NZ bee loss is low, but needs attention

Bees have a vital role to play in food production and agriculture. They are extremely good pollinators of crops and contribute substantially to New Zealand’s multi-billion dollar agricultural economy.

Pollination is essential for plants to produce fruits and seeds, and to assist with nitrogen regeneration in clover pastures. Because healthy bee populations are so important for the productivity of New Zealand agriculture, we need to protect them.

Fortunately, our honey bee population continues to grow. New Zealand now has a total of around 880,000 registered beehives – almost double the figure of six years ago.  This does not mean that we can be complacent. There is still work to be done to protect bee health.

The Ministry for Primary Industries released findings of the 2018 NZ Colony Loss and Survival Survey in April.  The survey shows that hive losses averaged 10.2 percent. This is lower than overseas rates, but indicates that we still need to address the issues that are damaging our bee populations and dedicate resources to fixing them.

The leading causes of bee loss are attributed to queen problems, varroa mites, starvation and wasps, according to the annual survey.

Colony deaths from queen problems accounted for over a third of losses during the 2018 winter season. The parasitic varroa mite – which feeds on bees – accounted for almost 20 percent, followed by starvation and wasps.

Queen problems were mainly due to drone-laying queens and queen failure. Both problems were more pronounced in older queens.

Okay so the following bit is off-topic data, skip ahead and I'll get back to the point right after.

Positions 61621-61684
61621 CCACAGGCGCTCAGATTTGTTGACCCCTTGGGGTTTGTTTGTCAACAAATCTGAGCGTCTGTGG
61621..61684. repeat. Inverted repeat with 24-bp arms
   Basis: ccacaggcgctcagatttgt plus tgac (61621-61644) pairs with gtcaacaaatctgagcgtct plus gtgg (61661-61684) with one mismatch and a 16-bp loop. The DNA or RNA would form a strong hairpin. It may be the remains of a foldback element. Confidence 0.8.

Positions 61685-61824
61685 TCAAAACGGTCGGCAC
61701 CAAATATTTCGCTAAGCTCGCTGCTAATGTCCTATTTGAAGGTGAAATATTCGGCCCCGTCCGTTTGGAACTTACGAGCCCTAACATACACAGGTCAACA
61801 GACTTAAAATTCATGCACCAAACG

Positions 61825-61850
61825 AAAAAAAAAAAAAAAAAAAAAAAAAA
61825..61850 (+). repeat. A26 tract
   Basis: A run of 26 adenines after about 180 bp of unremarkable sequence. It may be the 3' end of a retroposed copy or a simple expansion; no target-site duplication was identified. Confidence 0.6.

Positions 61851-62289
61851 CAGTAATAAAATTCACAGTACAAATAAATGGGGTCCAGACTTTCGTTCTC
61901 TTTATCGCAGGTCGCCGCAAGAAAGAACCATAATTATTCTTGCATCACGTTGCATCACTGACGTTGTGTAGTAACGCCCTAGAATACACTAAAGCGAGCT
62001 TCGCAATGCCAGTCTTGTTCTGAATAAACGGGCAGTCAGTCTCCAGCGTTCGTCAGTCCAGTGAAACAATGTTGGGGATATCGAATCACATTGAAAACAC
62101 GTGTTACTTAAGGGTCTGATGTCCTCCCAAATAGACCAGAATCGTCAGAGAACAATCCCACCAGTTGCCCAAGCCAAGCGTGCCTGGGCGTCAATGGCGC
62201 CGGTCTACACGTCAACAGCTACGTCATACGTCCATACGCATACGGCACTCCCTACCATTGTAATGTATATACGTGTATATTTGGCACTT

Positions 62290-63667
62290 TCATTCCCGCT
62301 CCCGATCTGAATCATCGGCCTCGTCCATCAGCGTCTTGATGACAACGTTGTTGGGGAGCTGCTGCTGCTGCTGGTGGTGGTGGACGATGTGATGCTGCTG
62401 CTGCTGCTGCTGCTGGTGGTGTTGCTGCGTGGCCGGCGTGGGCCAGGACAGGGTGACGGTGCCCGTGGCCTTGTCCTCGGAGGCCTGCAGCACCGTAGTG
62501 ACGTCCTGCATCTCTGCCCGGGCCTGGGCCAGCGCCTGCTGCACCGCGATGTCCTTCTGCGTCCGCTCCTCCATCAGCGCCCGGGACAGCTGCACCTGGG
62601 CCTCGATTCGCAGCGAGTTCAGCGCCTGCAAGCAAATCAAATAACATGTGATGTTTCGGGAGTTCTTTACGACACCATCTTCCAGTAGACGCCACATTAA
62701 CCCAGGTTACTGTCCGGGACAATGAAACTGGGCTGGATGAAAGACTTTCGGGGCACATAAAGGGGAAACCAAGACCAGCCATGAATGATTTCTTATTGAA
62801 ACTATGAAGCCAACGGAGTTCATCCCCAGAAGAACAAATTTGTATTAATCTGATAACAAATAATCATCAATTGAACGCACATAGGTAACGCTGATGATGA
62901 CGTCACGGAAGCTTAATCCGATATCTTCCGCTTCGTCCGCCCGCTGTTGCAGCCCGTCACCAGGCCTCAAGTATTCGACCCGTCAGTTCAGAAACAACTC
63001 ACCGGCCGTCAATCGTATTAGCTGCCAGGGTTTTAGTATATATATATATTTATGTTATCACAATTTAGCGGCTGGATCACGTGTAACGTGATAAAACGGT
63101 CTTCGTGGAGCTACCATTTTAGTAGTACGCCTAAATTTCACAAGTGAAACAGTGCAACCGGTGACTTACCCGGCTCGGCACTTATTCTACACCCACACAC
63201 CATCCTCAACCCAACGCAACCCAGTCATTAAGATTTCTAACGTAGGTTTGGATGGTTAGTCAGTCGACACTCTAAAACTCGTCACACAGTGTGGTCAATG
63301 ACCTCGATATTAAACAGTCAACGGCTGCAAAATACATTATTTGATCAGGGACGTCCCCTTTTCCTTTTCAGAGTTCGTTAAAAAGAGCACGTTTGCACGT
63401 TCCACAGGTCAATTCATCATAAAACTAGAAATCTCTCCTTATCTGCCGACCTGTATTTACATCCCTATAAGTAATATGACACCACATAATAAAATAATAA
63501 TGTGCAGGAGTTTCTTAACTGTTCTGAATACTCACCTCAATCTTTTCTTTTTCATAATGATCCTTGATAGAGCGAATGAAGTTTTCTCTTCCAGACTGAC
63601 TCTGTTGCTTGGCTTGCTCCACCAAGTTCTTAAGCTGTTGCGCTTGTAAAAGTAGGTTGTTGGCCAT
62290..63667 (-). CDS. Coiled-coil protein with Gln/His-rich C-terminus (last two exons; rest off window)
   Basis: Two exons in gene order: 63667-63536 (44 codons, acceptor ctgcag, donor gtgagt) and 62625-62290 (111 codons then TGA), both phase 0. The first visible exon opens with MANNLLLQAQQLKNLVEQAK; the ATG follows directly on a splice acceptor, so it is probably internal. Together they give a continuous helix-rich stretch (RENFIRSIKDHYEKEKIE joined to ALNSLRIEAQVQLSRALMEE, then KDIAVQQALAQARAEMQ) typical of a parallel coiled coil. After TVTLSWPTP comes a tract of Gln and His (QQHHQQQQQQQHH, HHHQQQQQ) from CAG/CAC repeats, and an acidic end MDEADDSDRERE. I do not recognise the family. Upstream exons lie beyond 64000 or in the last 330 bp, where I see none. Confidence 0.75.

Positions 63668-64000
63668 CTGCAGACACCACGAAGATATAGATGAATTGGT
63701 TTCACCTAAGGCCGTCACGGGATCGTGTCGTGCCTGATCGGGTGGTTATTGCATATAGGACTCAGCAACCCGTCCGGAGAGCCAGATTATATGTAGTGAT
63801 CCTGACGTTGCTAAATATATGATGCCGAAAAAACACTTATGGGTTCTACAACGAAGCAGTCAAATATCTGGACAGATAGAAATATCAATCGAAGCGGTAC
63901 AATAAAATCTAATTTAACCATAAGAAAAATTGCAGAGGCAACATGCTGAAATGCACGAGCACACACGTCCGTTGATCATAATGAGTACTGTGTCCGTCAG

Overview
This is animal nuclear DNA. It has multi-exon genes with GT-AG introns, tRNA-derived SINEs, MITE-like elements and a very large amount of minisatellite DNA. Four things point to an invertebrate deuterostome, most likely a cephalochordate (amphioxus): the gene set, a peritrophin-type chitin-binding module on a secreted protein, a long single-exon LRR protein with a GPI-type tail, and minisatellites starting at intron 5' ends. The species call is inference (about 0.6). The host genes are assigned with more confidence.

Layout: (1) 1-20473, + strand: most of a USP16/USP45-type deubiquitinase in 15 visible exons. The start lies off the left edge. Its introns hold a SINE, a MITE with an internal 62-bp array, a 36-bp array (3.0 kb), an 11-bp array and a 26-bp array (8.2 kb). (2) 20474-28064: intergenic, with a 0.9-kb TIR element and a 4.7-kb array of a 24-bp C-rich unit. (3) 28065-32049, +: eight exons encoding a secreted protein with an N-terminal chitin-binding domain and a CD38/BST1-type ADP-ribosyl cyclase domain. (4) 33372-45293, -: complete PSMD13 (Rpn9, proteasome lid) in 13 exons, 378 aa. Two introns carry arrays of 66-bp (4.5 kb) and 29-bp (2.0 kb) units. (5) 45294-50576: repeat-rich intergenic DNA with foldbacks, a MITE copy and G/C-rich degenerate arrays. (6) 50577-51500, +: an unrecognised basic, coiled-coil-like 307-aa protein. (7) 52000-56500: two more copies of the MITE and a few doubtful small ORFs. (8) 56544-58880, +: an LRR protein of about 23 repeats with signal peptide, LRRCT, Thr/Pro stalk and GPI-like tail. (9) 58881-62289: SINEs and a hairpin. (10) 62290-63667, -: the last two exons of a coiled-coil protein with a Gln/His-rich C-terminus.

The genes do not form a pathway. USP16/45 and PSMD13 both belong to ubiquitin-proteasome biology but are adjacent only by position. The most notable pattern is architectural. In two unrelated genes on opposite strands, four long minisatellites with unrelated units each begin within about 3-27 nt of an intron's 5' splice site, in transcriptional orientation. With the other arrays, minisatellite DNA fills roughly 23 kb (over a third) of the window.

The varroa mite, first detected in New Zealand in 2000, has destroyed most wild bee colonies. Without treatment, most colonies die within six months of becoming infected. The mite caused our registered beehive numbers to drop to around 250,000 hives in the mid-2000s. Numbers only started increasing a decade ago. Since then, it’s increased more than three-fold. Managing the mite is vital, especially for those that have become resistant to treatment.

Wasps kill honey bee colonies in winter by robbing their honey stores and/or by seeking protein to feed their own young.

Starvation may be a symptom of excessive competition for nectar and pollen sources and is symptomatic of the rapid increase in colony numbers.

The challenges for beekeepers include competition for apiary sites and overcrowding. Loss rates were highest in the upper North Island and the middle of the South Island, with the lowest rates in the lower North Island.

On average, losses attributed to suspected toxic exposure comprised of 1.9% of losses among commercial beekeepers, compared with 2.4 percent the previous year.

Having many dead bees in or in front of the colony is indicative of exposure to environmental toxins such as plant toxins and chemicals. The survey does not distinguish between naturally occurring karaka poisoning and agrichemicals. Exposure to toxicity was qualitatively lower among large commercial beekeepers.

Taking care when spraying around bees – or arranging for hives to be moved will help protect them.

The report shows that we have to make sure our bees are well-fed and protected from pests.  But, overall, our bee population is thriving – which is good news.

The survey is critical not only because it informs us on bee health, but because it allows us to make better choices to protect our bee population and to track changes on colony loss and survival for the future.

As a champion of bees, Agcarm will continue to work with the bee industry and the wider agricultural sector to help ensure a healthy bee population.